Beyond Retail

30 : 04 : 2015 The Convergence Economy : Retail : Store Of Tomorrow

Beyond Retail was put to paper (or screen) in 2010, but is more of a constant, continuing study of the future of retail, how consumers are changing and how innovative retailers need to adapt to meet their needs and inspire them.

Overview

Work in Progress by Gentle Monster Work in Progress by Gentle Monster

We have been observing the radical twists and turns of the retail industry since LS:N Global began. Starting in 2010, four retail-focused macrotrends have charted the innovation, progression and transformation of this sector:

Our Beyond Retail macrotrend reports on the rise of multi-channel and experiential retail as consumers become bored of stale shopping environments.

The Tomorrow Store macrotrend continues the research into the future of retail. It investigates the challenges faced by retailers to lure consumers back in-store in the wake of the e-commerce revolution. The report examines those in the industry who are getting it right by being social, we-orientated, theatrical, informed and inline.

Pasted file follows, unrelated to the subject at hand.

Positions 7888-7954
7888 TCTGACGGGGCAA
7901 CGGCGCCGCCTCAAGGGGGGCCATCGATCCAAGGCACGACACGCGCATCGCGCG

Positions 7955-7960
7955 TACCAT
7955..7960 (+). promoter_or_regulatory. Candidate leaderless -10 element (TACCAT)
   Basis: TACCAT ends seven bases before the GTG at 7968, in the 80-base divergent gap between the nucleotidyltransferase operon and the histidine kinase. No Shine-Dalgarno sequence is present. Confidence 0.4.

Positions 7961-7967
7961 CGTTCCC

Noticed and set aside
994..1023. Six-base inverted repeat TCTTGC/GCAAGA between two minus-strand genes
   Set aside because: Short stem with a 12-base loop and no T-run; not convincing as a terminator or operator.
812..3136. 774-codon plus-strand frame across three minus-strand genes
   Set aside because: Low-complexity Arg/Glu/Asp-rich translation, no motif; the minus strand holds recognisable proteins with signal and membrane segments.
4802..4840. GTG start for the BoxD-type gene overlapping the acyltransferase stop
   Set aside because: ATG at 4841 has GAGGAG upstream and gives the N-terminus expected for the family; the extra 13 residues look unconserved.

This is followed by The Dawn of the Mega-systems macrotrend, which explores the influence that mega-brands such as Apple, Amazon, Facebook, Weibo and Google are having not only on our shopping habits, but on our lives.

Our most recent piece of research into the future of retail is The Convergence Economy, which explores the increasingly blurred lines between retail spaces, hospitality, products and entertainment.

Click through the sections on this page to see how our retail macrotrends have been manifest since 2010.

2010

Space 15 Twenty, Los Angeles Space 15 Twenty, Los Angeles

January: Urban Outfitters creates cultural hub

Retailer Urban Outfitters creates Space 15 Twenty in a former lighting warehouse. The space features mini-shops selling a curated selection of other brands’ products to give the store the feeling of a neighbourhood.

Key Development: Brands are collaborating with their contemporaries, behaving not just as stockists, but as community hubs.